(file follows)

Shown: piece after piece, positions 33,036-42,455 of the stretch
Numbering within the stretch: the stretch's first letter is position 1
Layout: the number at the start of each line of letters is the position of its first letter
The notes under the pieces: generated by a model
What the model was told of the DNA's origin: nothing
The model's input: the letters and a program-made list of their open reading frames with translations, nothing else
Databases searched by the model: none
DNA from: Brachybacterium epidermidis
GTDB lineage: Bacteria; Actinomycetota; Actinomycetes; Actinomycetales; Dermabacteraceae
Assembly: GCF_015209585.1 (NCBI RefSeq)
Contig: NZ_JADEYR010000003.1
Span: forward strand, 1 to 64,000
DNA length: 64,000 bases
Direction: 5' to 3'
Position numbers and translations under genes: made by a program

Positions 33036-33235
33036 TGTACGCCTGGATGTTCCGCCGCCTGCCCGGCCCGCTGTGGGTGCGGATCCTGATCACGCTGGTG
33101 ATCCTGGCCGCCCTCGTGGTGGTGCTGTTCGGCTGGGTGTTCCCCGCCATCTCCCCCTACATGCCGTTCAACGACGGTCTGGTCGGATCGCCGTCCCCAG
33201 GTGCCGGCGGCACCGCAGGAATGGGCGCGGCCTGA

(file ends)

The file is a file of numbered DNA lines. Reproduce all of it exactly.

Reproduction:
Shown: piece after piece, positions 33,036-42,455 of the stretch
Numbering within the stretch: the stretch's first letter is position 1
Layout: the number at the start of each line of letters is the position of its first letter
The notes under the pieces: generated by a model
What the model was told of the DNA's origin: nothing
The model's input: the letters and a program-made list of their open reading frames with translations, nothing else
Databases searched by the model: none
DNA from: Brachybacterium epidermidis
GTDB lineage: Bacteria; Actinomycetota; Actinomycetes; Actinomycetales; Dermabacteraceae
Assembly: GCF_015209585.1 (NCBI RefSeq)
Contig: NZ_JADEYR010000003.1
Span: forward strand, 1 to 64,000
DNA length: 64,000 bases
Direction: 5' to 3'
Position numbers and translations under genes: made by a program

Positions 33036-33235
33036 TGTACGCCTGGATGTTCCGCCGCCTGCCCGGCCCGCTGTGGGTGCGGATCCTGATCACGCTGGTG
33101 ATCCTGGCCGCCCTCGTGGTGGTGCTGTTCGGCTGGGTGTTCCCCGCCATCTCCCCCTACATGCCGTTCAACGACGGTCTGGTCGGATCGCCGTCCCCAG
33201 GTGCCGGCGGCACCGCAGGAATGGGCGCGGCCTGA